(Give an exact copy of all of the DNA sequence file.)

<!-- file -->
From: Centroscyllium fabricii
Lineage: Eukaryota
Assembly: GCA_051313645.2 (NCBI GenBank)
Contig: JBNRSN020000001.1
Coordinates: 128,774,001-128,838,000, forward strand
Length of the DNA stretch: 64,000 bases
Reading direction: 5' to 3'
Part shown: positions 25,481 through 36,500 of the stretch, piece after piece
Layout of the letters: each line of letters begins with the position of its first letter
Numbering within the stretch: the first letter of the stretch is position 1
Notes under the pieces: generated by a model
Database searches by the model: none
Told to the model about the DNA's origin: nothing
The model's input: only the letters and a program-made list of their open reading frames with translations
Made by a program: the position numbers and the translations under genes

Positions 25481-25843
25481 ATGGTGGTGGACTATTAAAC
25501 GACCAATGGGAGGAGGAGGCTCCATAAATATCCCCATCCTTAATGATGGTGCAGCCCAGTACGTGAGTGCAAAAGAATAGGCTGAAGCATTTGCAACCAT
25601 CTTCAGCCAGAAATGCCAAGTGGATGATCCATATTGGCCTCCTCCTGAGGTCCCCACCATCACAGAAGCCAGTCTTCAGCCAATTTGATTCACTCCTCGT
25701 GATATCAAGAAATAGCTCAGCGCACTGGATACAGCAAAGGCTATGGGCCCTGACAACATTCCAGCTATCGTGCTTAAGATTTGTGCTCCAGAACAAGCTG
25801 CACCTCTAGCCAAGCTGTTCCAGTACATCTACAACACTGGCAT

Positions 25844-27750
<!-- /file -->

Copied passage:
From: Centroscyllium fabricii
Lineage: Eukaryota
Assembly: GCA_051313645.2 (NCBI GenBank)
Contig: JBNRSN020000001.1
Coordinates: 128,774,001-128,838,000, forward strand
Length of the DNA stretch: 64,000 bases
Reading direction: 5' to 3'
Part shown: positions 25,481 through 36,500 of the stretch, piece after piece
Layout of the letters: each line of letters begins with the position of its first letter
Numbering within the stretch: the first letter of the stretch is position 1
Notes under the pieces: generated by a model
Database searches by the model: none
Told to the model about the DNA's origin: nothing
The model's input: only the letters and a program-made list of their open reading frames with translations
Made by a program: the position numbers and the translations under genes

Positions 25481-25843
25481 ATGGTGGTGGACTATTAAAC
25501 GACCAATGGGAGGAGGAGGCTCCATAAATATCCCCATCCTTAATGATGGTGCAGCCCAGTACGTGAGTGCAAAAGAATAGGCTGAAGCATTTGCAACCAT
25601 CTTCAGCCAGAAATGCCAAGTGGATGATCCATATTGGCCTCCTCCTGAGGTCCCCACCATCACAGAAGCCAGTCTTCAGCCAATTTGATTCACTCCTCGT
25701 GATATCAAGAAATAGCTCAGCGCACTGGATACAGCAAAGGCTATGGGCCCTGACAACATTCCAGCTATCGTGCTTAAGATTTGTGCTCCAGAACAAGCTG
25801 CACCTCTAGCCAAGCTGTTCCAGTACATCTACAACACTGGCAT

Positions 25844-27750